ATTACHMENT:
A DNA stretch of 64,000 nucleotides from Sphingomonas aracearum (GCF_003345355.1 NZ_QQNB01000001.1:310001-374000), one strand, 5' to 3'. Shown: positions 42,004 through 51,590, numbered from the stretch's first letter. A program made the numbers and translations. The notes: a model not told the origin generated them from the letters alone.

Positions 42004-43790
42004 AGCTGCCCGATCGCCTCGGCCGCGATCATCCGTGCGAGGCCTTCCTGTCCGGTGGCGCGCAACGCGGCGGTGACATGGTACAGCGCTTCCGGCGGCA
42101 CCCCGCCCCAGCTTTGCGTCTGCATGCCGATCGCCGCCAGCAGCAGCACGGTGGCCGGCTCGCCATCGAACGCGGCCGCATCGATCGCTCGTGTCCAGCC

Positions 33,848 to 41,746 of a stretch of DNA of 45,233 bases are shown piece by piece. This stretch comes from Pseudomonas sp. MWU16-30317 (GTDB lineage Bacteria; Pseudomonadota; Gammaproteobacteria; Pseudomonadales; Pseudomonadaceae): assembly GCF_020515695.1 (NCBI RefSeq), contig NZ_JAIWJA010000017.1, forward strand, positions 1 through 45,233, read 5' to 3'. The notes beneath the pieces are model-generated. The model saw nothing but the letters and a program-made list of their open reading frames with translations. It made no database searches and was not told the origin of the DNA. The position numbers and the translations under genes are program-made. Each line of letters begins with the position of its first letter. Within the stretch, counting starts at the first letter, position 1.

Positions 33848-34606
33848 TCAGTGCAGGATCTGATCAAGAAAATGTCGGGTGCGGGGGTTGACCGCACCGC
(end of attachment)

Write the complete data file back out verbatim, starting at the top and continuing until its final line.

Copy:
A DNA stretch of 64,000 nucleotides from Sphingomonas aracearum (GCF_003345355.1 NZ_QQNB01000001.1:310001-374000), one strand, 5' to 3'. Shown: positions 42,004 through 51,590, numbered from the stretch's first letter. A program made the numbers and translations. The notes: a model not told the origin generated them from the letters alone.

Positions 42004-43790
42004 AGCTGCCCGATCGCCTCGGCCGCGATCATCCGTGCGAGGCCTTCCTGTCCGGTGGCGCGCAACGCGGCGGTGACATGGTACAGCGCTTCCGGCGGCA
42101 CCCCGCCCCAGCTTTGCGTCTGCATGCCGATCGCCGCCAGCAGCAGCACGGTGGCCGGCTCGCCATCGAACGCGGCCGCATCGATCGCTCGTGTCCAGCC

Positions 33,848 to 41,746 of a stretch of DNA of 45,233 bases are shown piece by piece. This stretch comes from Pseudomonas sp. MWU16-30317 (GTDB lineage Bacteria; Pseudomonadota; Gammaproteobacteria; Pseudomonadales; Pseudomonadaceae): assembly GCF_020515695.1 (NCBI RefSeq), contig NZ_JAIWJA010000017.1, forward strand, positions 1 through 45,233, read 5' to 3'. The notes beneath the pieces are model-generated. The model saw nothing but the letters and a program-made list of their open reading frames with translations. It made no database searches and was not told the origin of the DNA. The position numbers and the translations under genes are program-made. Each line of letters begins with the position of its first letter. Within the stretch, counting starts at the first letter, position 1.

Positions 33848-34606
33848 TCAGTGCAGGATCTGATCAAGAAAATGTCGGGTGCGGGGGTTGACCGCACCGC